The Batten brothers from Yarcombe
2nd Bn Prince Alberts Somerset Light Infantry ….
What started out as part of First World War research, then involved the same family in the Boer War, sadly with one fatality from the same family in each war.
During the preparations for the commemoration of the Great War, the village of Yarcombe in East Devon, received out of the blue, a large bronze Death Plaque or Widows Penny, one of 1,355,000 issued. This had originally been sent to the family of Thomas Batten and had then found it’s way to the Carillon War Memorial Museum, who in 2019 kindly donated it to our village.
Out of the population of a small Devon parish, ninety three enlisted and eleven did not return. All the names are recorded on a collection of mounted brass plaques in the Baptist Chapel.
There are also six members of the Spiller family recorded, one of whom did not return.
Thomas Batten had enlisted at Dorchester into the 21st Battalion Oxfordshire and Buckinghamshire Light Infantry. He appears to have enlisted early in the war as his original service number of 4689 was replaced by 266836 in 1917. He was killed age 28 on April 1st 1918 and is remembered on the Pozieres Memorial as having no known grave. He is also commemorated on a headstone just outside the entrance to the Baptist Chapel. This headstone also commemorates father Eli, wife and mother Mary Jane and their sons John and Thomas Batten.
We had also been offered Thomas Batten’s medals, the British War Medal and the Victory Medal, both generously gifted by Martin Keys who had previously purchased them. Along with a photo of Thomas Batten, there is now a comprehensive collection to the memory of John and Thomas.
The village website has a detailed record of seventy four ancestral searches, but does not appear to feature any Boer War connections, unlike nearby Honiton, which has a memorial dedicated to nine former pupils from nearby All Hallows School, Rousdon.
On enquiring if there was anyone from the village who served in the Boer War, l learnt that there was one person, John Batten, who was an elder brother of Thomas. From the 1891 census it appeared that Thomas did not have an elder brother and the family were living at Beacon Farm, now occupied by a prominent local historian.
On further investigation of the 1891 census, Thomas did have an elder brother John, who was living at a different address in the village, earning his keep as a ten year old servant at Waterhayne Farm. It was not unusual in those days to send children out to other families if their parents could not afford to feed them or possibly helping to support their parents.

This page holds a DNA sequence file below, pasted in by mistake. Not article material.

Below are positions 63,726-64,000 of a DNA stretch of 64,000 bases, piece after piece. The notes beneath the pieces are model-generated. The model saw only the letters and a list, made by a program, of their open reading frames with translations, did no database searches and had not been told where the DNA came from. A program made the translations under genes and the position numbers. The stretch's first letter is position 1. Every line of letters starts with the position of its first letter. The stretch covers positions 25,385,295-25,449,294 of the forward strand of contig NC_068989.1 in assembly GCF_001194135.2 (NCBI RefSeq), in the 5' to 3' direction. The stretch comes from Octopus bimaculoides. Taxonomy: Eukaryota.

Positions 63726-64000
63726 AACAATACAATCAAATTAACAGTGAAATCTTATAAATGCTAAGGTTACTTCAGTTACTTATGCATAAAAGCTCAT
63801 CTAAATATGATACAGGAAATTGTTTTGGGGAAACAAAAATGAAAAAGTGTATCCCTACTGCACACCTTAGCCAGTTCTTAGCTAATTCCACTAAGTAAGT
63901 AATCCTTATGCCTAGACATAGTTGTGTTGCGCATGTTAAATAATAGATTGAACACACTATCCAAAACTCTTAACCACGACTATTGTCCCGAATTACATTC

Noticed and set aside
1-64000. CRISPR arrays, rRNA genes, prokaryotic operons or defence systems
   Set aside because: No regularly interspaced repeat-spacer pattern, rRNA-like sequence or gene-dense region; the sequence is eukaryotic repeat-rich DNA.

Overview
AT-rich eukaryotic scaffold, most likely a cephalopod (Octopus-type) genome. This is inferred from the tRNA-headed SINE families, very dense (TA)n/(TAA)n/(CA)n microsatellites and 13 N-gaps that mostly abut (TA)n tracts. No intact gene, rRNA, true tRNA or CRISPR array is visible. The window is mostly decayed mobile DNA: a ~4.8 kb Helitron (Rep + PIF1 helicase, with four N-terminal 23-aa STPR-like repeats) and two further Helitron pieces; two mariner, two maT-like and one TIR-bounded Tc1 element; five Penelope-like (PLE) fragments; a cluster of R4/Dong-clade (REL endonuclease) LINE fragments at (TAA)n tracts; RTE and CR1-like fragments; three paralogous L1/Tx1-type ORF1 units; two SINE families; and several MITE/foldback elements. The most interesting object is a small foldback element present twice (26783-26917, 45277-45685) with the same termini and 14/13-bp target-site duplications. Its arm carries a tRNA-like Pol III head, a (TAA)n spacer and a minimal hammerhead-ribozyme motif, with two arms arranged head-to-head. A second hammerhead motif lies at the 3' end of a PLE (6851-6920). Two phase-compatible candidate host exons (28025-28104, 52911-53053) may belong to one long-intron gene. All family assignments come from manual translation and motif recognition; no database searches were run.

In the 1911 census, Thomas Batten was living at The Beacon in Yarcombe, recorded as a farm labourer, working elsewhere, while his sister Louisa was recorded as Housekeeper working at home.
On her death in 1963, she is noted as Louisa Batten Spiller, hence the link between the Batten and Spiller families and the previous mention of the Spiller names also recorded on the Baptist Chapel memorial.
John Batten’s life would appear to have been one of being born into a working agricultural family, with very little chance of improving his life. His maternal grandfather had been a shoemaker, a trade not taken up by his son Eli. The occupations given by the ‘heads of houses’ of the six dwellings in Beacon in the 1891 census, were five agricultural labourers and one woodsman.
Whether it was as a result of the agricultural depression of the 1870s, which tragically impacted on my own paternal family, or the prospect of regular pay, improved conditions, potential promotion or the chance to see some more of the world with the comradeship of fellow soldiers, we will never know his motive for leaving his family, village and agriculture behind.
The next major chapter in John Battens life is that he had joined the 2nd Battalion Prince Albert’s Somerset Light Infantry nr 5065.
His QSA medal is in the possession of a descendant of his sister Louisa and l have been able to locate a picture of John Batten’s medal, which also has clasps for Relief of Ladysmith, Tugela Heights, Cape Colony, Orange Free State and Transvaal.
During his relatively short life, John must have seen plenty of action, most probably all of it during his relatively short military service, for which his very rural upbringing had not been a particularly helpful preparation. It may however have given him some countryside skills he found useful in contributing to him surviving well known actions as demonstrated by his clasps, then only to die from disease.
John Batten died on 30 December 1900 and is buried at Springfontain Military Cemetery, although his headstone is misspelt as Batton.
I do not know if his medal has always been in the family or if it was subsequently purchased by them, either way it is where it deserves to be.
After their losses in the two wars, Eli and Mary Jane Batten still had two girls and three boys, several of whom are thought to have married into local families, with their descendants still living in the locality, although shortly after 2015 there were no Batten family names thought to be still living in the parish of Yarcombe.
Quite a story from a Manor owned by Sir Francis Drake and with family descendants there to this day. Perhaps this will bring another family to search their family history and discover a Boer War connection.
The pictures and confirmation of the marriage connection between the two families, was courtesy of Jonathan Spiller and his cousin, via Ancesty.
I look forward to hearing of any further information about John Batten, which will be forwarded to his family and our enthusiastic local family historians.